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Publication numberUS5621375 A
Publication typeGrant
Application numberUS 08/399,556
Publication dateApr 15, 1997
Filing dateMar 7, 1995
Priority dateDec 15, 1993
Fee statusPaid
Also published asDE4444599A1, DE4444599B4, US5432378
Publication number08399556, 399556, US 5621375 A, US 5621375A, US-A-5621375, US5621375 A, US5621375A
InventorsLeon Gurevich
Original AssigneeCooper Industries
Export CitationBiBTeX, EndNote, RefMan
External Links: USPTO, USPTO Assignment, Espacenet
Subminiature surface mounted circuit protector
US 5621375 A
Abstract
A subminiature circuit protector includes an electrically insulating substrate, a layer of electrically conducting material on the top surface of the substrate, the electrically conducting layer having a narrow central part forming a fuse element, opposing end parts of the electrically conducting layer extending to end and lateral edges of the substrate, an electrically insulation cover over the fuse element and end parts, and end terminations formed over the end and a portion of the lateral surfaces of the substrate electrically connecting with the end parts.
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Claims(9)
What is claimed is:
1. A circuit protector, comprising:
an electrically insulating substrate having a top surface, a bottom surface and opposing end portions having end edges and opposing lateral edges;
a layer of electrically conducting material on the top surface, the layer having a central part and end parts, the end parts being disposed at the opposing end portions of the substrate, each end part extending to one end edge and both opposing lateral edges of the substrate, the central part forming a fuse element having a predetermined fuse characteristic;
a cover of electrically insulating material overlaying the top surface, the cover suffusing the substrate and layer of electrically conducting material; and,
electrically conducting terminations at the opposing end portions in electrical contact with the end parts at the end edge and the lateral edges of the substrate, the terminations extending over a portion of the bottom surface and the cover at least partially enclosing the end parts.
2. The circuit protector as claimed in claim 1, wherein the layer of conducting material comprises a film deposited on the top surface of the substrate.
3. The circuit protector as claimed in claim 1, wherein the central part forming the fuse element has a predetermined thickness.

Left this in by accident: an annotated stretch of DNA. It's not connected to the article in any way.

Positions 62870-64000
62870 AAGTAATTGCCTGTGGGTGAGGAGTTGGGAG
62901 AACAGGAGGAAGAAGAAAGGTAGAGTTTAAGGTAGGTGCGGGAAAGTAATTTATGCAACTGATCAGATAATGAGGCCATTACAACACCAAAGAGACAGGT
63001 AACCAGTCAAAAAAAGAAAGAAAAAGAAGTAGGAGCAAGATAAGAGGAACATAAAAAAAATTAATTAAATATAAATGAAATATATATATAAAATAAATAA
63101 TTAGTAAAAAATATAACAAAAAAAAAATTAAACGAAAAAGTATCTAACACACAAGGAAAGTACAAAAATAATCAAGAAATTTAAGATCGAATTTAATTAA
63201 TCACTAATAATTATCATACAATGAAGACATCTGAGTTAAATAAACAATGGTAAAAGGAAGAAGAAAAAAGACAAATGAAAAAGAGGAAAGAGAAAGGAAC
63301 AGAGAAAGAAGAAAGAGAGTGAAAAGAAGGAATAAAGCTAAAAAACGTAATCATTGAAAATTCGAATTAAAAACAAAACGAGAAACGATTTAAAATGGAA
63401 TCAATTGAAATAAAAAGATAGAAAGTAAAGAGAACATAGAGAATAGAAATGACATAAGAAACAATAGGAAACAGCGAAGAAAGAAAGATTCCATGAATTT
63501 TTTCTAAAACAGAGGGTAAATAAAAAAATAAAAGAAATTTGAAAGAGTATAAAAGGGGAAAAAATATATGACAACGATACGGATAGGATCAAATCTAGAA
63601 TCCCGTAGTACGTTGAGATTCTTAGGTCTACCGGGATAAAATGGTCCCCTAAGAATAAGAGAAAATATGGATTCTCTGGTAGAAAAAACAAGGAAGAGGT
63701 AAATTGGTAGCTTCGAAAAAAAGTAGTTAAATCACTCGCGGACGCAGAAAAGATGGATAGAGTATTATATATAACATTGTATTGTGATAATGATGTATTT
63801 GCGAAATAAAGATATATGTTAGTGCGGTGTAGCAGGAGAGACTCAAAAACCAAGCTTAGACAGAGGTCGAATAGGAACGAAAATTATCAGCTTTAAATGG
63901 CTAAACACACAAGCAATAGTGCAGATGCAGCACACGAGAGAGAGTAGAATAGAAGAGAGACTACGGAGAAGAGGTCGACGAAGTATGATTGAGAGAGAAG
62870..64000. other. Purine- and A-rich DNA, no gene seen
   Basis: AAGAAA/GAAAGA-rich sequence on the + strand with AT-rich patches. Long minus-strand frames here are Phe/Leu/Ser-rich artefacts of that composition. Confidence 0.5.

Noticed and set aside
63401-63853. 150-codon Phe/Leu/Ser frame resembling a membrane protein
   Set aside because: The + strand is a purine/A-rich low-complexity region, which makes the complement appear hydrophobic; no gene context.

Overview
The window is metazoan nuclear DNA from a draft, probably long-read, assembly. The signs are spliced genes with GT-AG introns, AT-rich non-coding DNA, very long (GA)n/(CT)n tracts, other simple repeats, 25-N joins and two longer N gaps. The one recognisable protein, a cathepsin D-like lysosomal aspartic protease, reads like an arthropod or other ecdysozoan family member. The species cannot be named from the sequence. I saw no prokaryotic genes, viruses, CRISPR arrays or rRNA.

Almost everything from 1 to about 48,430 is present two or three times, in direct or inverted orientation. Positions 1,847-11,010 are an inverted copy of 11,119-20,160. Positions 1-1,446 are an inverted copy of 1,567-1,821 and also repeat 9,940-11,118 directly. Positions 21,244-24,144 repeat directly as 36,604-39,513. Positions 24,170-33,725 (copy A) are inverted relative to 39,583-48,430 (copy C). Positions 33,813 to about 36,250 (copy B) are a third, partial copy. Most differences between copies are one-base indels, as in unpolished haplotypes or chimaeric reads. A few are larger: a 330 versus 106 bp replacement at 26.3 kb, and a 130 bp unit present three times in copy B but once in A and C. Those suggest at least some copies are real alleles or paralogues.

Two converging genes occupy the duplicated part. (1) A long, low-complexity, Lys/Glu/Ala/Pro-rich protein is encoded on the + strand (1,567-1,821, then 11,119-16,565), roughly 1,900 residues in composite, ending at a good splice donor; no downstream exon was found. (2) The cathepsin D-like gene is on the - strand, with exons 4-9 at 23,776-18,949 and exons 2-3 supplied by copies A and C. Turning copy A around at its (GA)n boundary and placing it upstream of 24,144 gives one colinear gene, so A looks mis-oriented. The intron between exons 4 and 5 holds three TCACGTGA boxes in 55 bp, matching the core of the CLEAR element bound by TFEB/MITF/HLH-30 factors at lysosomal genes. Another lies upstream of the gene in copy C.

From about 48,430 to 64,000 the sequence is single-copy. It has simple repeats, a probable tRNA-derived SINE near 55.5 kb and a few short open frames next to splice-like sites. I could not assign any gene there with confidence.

4. The circuit protector as claimed in claim 1, wherein the cover comprises a plate of glass bonded to the top surface over the layer of electrically conducting material by a glass frit sealing material.
5. The circuit protector as claimed in claim 1, wherein the end terminations comprise a layer of a silver containing material contacting the end parts of the conducting layer at the end edge and lateral edges.
6. The circuit protector as claimed in claim 5, wherein the end terminations further comprise a layer of nickel applied over the silver containing layer.
7. The circuit protector as claimed in claim 6, wherein the end terminations further comprise a layer of solderable material over the nickel layer.
8. The circuit protector as claimed in claim 1, wherein the end parts of the conducting layer are formed with a thickness greater than the thickness of the central part.
9. A circuit protector, comprising:
an electrically insulating substrate having a top surface, a bottom surface and opposing end portions having end edges and opposing lateral edges;
an electrically conducting layer disposed on the thermally conducting layer across a space between the opposing end portions, the electrically conducting layer having central part forming a fuse element having a predetermined fuse characteristic, the electrically conducting layer including end parts extending from the central part to the opposing end portions of the substrate, each end part extending to one end edge and both opposing lateral edges;
a cover of electrically insulating material overlaying the top surface, the cover suffusing the thermally insulating layer and the electrically conducting layer; and,
electrically conductive terminations at the opposing end portions in electrical contact with the end parts at the end edge and the lateral edges, the terminations extending over a portion of the bottom surface and the cover and at least partially enclosing the end parts.